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Rotorua, hydrogen sulphide and Parkinson's disease-A possible beneficial link?

Abstract Rotorua city (New Zealand) is known for its 'rotten egg' smell, due to high levels of hydrogen sulphide (H2S) concentrations emitted from local geothermal vents. Studies have shown H2S as potentially toxic if too high in concentration. However, some health benefits have been observed at lower concentrations. This article summarises what is known about effects of H2S on health and postulates whether ambient air inhalation levels of H2S in Rotorua might have a therapeutic role in the management of motor symptoms in Parkinson's disease (PD).
PMID
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Authors

Mayor MeshTerms
Keywords
Journal Title the new zealand medical journal
Publication Year Start




PMID- 28494485
OWN - NLM
STAT- MEDLINE
DA  - 20170511
DCOM- 20170518
LR  - 20170518
IS  - 1175-8716 (Electronic)
IS  - 0028-8446 (Linking)
VI  - 130
IP  - 1455
DP  - 2017 May 12
TI  - Rotorua, hydrogen sulphide and Parkinson's disease-A possible beneficial link?
PG  - 123-125
AB  - AIM: Rotorua city (New Zealand) is known for its 'rotten egg' smell, due to high 
      levels of hydrogen sulphide (H2S) concentrations emitted from local geothermal
      vents. Studies have shown H2S as potentially toxic if too high in concentration.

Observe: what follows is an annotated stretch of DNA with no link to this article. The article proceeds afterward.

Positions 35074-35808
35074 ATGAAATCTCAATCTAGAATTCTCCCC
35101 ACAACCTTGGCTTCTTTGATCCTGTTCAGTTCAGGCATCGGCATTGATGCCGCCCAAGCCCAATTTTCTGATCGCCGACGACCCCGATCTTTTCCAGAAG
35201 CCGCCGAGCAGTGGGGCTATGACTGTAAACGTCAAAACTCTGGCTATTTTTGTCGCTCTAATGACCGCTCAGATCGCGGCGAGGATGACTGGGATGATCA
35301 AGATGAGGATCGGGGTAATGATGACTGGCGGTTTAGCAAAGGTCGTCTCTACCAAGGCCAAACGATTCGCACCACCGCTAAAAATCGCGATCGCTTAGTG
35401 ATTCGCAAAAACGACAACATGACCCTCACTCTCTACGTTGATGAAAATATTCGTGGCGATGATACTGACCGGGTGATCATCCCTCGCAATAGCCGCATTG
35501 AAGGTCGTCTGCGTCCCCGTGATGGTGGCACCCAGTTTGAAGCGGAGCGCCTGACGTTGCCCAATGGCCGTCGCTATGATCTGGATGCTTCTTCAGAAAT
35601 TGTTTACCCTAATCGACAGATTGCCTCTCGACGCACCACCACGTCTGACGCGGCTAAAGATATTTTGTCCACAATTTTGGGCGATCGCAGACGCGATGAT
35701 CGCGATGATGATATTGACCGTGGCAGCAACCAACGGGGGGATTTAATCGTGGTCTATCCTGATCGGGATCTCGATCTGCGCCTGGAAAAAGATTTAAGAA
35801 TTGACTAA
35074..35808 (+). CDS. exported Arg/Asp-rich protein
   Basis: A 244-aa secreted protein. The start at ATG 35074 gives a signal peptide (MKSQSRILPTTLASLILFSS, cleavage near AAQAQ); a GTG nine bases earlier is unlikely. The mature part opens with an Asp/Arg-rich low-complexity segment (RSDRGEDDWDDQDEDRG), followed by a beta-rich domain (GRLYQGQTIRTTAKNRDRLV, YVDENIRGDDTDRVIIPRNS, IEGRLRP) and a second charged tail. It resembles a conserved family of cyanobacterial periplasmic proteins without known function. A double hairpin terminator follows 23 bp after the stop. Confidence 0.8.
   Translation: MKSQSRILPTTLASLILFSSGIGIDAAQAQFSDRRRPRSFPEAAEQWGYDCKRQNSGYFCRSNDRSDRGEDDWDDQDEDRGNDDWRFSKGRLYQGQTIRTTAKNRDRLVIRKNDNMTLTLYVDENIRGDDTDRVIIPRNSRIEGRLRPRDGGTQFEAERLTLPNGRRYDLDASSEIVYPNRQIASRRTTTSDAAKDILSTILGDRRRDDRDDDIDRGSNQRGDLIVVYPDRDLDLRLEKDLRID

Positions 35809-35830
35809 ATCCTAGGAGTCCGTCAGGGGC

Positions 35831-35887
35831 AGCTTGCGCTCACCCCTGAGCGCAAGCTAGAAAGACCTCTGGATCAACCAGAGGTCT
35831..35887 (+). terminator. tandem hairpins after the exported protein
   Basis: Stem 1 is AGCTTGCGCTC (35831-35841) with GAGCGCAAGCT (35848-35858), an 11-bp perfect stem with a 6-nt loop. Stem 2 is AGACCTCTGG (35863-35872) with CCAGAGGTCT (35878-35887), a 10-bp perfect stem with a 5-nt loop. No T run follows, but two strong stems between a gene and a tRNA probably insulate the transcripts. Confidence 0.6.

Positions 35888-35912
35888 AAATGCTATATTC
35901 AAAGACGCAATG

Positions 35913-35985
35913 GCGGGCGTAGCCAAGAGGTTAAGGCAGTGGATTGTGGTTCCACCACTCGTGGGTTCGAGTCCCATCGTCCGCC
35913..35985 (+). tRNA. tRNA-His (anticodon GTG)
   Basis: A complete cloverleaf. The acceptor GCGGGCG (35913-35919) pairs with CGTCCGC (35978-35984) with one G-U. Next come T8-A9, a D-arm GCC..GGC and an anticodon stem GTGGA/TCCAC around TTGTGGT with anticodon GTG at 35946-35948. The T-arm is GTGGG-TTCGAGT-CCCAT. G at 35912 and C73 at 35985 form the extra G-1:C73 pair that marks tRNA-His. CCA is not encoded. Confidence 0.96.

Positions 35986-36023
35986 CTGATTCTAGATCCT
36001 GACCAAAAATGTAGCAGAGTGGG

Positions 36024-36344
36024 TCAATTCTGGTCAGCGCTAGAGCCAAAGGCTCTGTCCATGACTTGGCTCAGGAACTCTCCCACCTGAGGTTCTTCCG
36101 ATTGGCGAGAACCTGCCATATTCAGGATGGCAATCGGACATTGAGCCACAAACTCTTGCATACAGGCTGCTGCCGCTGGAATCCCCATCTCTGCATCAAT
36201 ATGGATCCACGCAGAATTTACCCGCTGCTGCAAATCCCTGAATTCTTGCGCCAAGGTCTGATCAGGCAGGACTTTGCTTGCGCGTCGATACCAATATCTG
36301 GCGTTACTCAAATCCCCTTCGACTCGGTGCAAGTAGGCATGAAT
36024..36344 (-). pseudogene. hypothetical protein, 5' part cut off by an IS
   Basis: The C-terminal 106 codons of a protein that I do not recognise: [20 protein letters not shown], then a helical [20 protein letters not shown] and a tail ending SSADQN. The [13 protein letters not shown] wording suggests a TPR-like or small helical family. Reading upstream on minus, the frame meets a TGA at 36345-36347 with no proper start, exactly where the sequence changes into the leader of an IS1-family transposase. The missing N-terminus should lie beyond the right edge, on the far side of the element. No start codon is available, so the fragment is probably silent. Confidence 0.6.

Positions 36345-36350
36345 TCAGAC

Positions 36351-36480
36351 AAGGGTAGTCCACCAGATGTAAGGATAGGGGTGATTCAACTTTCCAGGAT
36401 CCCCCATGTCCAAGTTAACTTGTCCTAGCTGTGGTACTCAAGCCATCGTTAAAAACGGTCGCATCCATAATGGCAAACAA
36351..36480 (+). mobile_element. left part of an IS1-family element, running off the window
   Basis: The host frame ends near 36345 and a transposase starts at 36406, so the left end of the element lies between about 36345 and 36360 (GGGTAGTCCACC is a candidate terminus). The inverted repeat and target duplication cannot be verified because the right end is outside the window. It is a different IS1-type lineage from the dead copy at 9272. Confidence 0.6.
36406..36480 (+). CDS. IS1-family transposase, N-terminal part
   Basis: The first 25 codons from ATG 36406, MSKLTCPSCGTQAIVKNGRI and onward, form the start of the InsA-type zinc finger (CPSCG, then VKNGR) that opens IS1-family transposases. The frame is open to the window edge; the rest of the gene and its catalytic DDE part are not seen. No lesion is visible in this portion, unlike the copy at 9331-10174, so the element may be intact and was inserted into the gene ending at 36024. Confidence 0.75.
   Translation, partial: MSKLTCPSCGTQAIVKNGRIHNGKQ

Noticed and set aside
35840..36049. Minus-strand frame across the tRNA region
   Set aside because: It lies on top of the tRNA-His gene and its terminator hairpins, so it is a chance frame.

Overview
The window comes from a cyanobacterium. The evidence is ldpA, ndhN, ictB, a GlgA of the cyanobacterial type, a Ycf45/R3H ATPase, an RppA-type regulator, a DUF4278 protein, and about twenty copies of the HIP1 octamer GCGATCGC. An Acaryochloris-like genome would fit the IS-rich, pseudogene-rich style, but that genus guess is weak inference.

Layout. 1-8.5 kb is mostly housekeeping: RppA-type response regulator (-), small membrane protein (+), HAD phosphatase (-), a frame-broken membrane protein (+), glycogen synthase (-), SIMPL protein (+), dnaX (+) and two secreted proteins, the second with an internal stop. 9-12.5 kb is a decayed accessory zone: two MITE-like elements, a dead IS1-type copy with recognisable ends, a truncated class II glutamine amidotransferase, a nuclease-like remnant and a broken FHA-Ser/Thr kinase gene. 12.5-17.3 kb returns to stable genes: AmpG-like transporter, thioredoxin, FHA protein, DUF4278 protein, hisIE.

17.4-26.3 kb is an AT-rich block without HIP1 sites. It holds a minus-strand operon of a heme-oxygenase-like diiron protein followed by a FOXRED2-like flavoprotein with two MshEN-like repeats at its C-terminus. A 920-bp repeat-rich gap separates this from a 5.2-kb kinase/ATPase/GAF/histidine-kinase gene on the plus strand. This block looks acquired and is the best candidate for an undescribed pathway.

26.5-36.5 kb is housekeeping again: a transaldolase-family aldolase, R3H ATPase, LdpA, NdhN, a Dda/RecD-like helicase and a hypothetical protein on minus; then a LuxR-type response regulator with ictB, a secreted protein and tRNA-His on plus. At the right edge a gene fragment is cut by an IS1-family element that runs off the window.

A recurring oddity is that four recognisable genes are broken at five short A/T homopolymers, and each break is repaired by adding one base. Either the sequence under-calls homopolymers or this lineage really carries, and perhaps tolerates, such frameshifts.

However, some health benefits have been observed at lower concentrations. This
      article summarises what is known about effects of H2S on health and postulates
      whether ambient air inhalation levels of H2S in Rotorua might have a therapeutic 
      role in the management of motor symptoms in Parkinson's disease (PD). RESULTS:
      Chronic H2S inhalation has been shown to have a protective factor on dopaminergic
      neurons of animal models of PD. A large-scale survey of long-term Rotorua
      residents showed no evidence of health detriment nor impairment of cognitive
      functions. Intriguingly, however, participants in higher H2S exposures showed a
      tendency for faster motor response times in a finger tapping test. One of the PD 
      Motor Rating Scale examination tests for PD is finger tapping speed, as this is
      associated with motor performance. Might it be that relatively high, but safe,
      H2S levels in Rotorua could help protect the degradation of dopaminergic neurons 
      associated with PD? CONCLUSION: An observed beneficial link between chronic H2S
      inhalation in PD animal models and improved finger tapping scores in a sample of 
      the Rotorua population, linked to dopaminergic nerve function, is worth
      investigating further.
FAU - Cakmak, Yusuf O
AU  - Cakmak YO
AD  - Senior Lecturer, Otago University, School of Medicine, Department of Anatomy,
      Dunedin.
LA  - eng
PT  - Journal Article
PT  - Review
DEP - 20170512
PL  - New Zealand
TA  - N Z Med J
JT  - The New Zealand medical journal
JID - 0401067
RN  - 0 (Air Pollutants)
RN  - YY9FVM7NSN (Hydrogen Sulfide)
SB  - IM
MH  - Air Pollutants/*pharmacology
MH  - Animals
MH  - Humans
MH  - Hydrogen Sulfide/*pharmacology
MH  - Models, Animal
MH  - New Zealand/epidemiology
MH  - Parkinson Disease/*drug therapy
COI - Nil.
EDAT- 2017/05/12 06:00
MHDA- 2017/05/19 06:00
CRDT- 2017/05/12 06:00
PST - epublish
SO  - N Z Med J. 2017 May 12;130(1455):123-125.

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